October Watershed Snapshot
Flows were low across the Upper Colorado River watershed throughout October, as the summer drought stretched into fall. Luckily, cooler weather from the season change kept water temperatures nice and cold for the alpine aquatic life.
From mid September to mid October, we are starting to see normal low flow conditions in most of the rivers in the Upper Colorado River Watershed. Elevated flows are seen below Lake Granby and Ranch Creek to send extra water downstream for endangered fish. Cooler air temperatures have brought the water temperatures down into safe levels for fish. As a result, temperature is not being reported on the map. Most sites in upper elevations are low as a result of our dry summer and fall. Fishing active lures and streamers will continue to be good until ice starts to form on lakes and streams. Is your ice fishing gear ready?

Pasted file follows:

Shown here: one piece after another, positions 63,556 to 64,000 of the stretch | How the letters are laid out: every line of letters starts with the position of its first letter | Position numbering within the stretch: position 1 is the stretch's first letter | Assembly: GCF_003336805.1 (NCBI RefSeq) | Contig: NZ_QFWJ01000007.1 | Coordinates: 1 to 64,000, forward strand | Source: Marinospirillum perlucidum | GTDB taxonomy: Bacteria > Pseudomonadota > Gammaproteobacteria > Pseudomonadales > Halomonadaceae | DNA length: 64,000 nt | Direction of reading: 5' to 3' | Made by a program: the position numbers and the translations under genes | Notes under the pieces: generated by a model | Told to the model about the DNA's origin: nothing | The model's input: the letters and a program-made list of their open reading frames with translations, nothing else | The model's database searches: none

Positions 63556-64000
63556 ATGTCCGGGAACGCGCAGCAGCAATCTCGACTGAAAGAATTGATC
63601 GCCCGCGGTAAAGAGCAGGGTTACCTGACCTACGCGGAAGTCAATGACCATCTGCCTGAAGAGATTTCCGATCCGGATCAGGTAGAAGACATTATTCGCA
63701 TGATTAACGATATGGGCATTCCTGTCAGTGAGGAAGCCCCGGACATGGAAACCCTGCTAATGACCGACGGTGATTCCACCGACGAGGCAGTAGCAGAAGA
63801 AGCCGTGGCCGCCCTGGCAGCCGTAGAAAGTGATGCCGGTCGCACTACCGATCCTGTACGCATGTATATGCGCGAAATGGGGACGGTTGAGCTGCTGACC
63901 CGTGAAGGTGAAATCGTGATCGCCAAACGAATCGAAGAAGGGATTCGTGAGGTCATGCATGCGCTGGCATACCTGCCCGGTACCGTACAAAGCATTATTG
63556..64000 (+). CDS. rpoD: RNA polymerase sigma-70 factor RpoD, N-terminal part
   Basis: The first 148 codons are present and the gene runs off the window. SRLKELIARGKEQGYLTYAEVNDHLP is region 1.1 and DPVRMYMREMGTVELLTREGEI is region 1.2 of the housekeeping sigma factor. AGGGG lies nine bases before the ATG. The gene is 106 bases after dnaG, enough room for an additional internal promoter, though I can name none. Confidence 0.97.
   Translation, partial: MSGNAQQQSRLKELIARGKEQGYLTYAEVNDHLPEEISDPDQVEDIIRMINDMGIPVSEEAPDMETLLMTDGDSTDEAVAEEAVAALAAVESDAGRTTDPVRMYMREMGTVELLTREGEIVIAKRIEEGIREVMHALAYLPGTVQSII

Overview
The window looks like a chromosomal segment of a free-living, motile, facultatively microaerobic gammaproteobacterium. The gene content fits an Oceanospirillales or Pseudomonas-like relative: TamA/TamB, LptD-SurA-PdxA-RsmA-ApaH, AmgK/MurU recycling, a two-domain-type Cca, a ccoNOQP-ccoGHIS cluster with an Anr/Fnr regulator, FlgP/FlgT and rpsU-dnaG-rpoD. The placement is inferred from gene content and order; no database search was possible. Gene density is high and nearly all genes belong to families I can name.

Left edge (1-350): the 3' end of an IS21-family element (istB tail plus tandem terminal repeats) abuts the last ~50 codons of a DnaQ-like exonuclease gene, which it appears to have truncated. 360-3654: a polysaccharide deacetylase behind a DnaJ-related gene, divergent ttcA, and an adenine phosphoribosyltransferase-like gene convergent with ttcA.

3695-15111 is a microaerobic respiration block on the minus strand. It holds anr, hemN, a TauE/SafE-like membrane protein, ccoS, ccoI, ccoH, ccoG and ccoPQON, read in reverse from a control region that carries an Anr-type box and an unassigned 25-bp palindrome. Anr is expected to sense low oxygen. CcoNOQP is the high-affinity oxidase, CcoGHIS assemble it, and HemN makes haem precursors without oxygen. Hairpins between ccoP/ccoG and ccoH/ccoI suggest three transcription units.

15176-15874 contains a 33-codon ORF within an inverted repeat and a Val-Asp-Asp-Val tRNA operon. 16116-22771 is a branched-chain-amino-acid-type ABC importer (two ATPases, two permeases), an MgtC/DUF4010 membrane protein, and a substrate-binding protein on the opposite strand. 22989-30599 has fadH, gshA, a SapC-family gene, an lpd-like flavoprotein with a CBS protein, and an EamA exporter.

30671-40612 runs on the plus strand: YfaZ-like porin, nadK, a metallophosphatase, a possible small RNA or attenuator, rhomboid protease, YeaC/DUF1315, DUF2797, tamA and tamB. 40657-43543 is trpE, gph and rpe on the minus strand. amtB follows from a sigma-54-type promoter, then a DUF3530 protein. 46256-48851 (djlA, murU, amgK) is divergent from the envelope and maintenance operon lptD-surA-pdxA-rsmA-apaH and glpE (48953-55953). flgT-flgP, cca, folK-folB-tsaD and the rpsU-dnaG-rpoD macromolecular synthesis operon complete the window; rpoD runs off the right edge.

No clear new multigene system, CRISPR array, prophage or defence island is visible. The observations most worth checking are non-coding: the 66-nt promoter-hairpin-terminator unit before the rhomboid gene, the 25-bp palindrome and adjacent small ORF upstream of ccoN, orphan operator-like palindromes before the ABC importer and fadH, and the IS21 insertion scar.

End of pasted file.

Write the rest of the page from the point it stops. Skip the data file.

We’ve all been feeling the impacts from the lack of rainfall, with wildfires flaring up in multiple locations around Grand County. While our October Watershed Snapshot measures flow levels from across the Upper Colorado River watershed, what it doesn’t capture are the environmental effects the local wildfires will have on long-term watershed conditions.
UCRWG has been monitoring the Upper Colorado River watershed in our monthly snapshots throughout the spring, summer, and fall months in order to document changing aquatic conditions by compiling publicly available data from USGS gauges. We believe that this ongoing work is critical to ensure responsible, science-based management of our shared water resources. As we head into winter months, when flows will drop all the way to their normal base levels and temperatures will become cold, we will not be doing watershed snapshots.